Tuesday, October 16, 2012

A virtual Spanish bailout?

In case you’re wondering, we not talking about a bailout on Facebook or the like.

No, we’re referring to the quite strange comments by a Spanish finance ministry official reported in the press this morning. The official reportedly stated that Spain does not see a bailout request as imminent or immediately necessary but would be comfortable making the request for a precautionary credit line in order to potentially access the ECB’s new Outright Monetary Transaction (OMT) programme. All par for the course you would say, but the comments that really caught our eye were the following, via the FT and the WSJ:
"The credit line is not fundamental, it is circumstantial…One could say it's a virtual credit line,” adding that Spain will likely not access any of the money from the ESM, while the ECB may not even have to buy any bonds. 
Let us elaborate, because this seems to amount to a bailout without any money. Essentially, the suggestion is that Spain would sign a new Memorandum of Understanding (MoU), which wouldn’t include any new reforms or conditions, allowing it access to ESM money if it ever became necessary. This would supposedly satisfy the OMT requirements allowing the ECB to intervene in the secondary market for Spanish bonds if borrowing costs for Spain once more reach unsustainable levels.

A very neat idea in theory, as with most eurozone proposals, but we have a few concerns:
  • We can’t imagine the ECB or Germany would go for it. Both would likely request stricter reforms and conditions (probably rightly, as we noted recently Spanish labour market reform has some way to go), particulary since it would need approval from the Bundestag. 
  • More importantly, this may fail the ECB’s conditionality requirement. Although, details on the OMT are thin on the ground, the conditionality needs to be enforceable. The conditionality comes from a MoU which is tied to the ESM financial aid. Therefore if the ESM aid is not actually being accessed the conditionality is instantly voided since it cannot be enforced by withdrawing funding (since the funding is non-existent). 
  • A strange situation could arise where the ECB is then buying bonds without the ESM lending money, while no new conditions have been enforced. We’ve warned of the moral hazard and other negative impacts of this at length before.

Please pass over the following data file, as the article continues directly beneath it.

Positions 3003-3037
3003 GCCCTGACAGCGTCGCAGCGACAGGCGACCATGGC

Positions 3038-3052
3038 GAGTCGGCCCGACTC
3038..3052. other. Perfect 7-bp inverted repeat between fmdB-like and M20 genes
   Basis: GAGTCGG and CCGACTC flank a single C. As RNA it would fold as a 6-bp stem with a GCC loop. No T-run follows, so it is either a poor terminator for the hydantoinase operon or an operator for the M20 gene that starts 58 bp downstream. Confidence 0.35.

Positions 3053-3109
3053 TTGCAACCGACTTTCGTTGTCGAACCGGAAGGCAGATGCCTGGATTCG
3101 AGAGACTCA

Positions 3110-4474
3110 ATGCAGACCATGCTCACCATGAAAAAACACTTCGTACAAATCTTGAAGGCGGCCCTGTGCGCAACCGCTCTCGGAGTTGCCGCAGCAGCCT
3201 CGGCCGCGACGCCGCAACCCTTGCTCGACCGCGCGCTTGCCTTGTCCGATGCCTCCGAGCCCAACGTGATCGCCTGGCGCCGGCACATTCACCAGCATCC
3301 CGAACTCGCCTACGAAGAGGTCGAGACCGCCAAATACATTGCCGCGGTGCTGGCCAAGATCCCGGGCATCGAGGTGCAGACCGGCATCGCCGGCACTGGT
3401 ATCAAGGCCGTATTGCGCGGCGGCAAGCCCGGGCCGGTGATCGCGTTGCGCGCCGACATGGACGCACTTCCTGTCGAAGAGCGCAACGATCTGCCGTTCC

• If the ESM is not lending to Spain but the ECB is buying its bonds surely the MoU and conditions essentially become a direct agreement between the ECB and Spain, putting pay to the view that these actions relate to monetary policy and maintain the independence of the ECB. 
  • As the ESM guidelines on precautionary loans note, they are only available to countries where there are no “bank solvency problems that would pose systemic threats to the stability of the euro area banking system.” We’re sure this will be fudged, with the eurozone suggesting the bank bailout solves any remaining provlems, although we’d maintain that €40bn is far from enough to solve the problem.
  • This is not to mention that Spain has huge funding needs and will in fact need real cash injections at some point, meaning the threat of intervention will surely not be enough to hold Spain over. 
We’ll end with an interesting, if somewhat mixed, analogy from the Spanish official:
“One does not just normally drop an atomic bomb. It has to be co-ordinated and discussed. But we [Europe] are all in the same boat.” 
Quite. As we’ve previously warned the OMT and Spanish bailout needs to be carefully structured, unfortunately a 'virtual bailout' is unlikely to do the trick.

6 comments:

Bugsy said...

It seems that Spain wants the ECB to lend directly, rather than buy bonds. Wouldn't that make the ECB just a bank?

Anonymous said...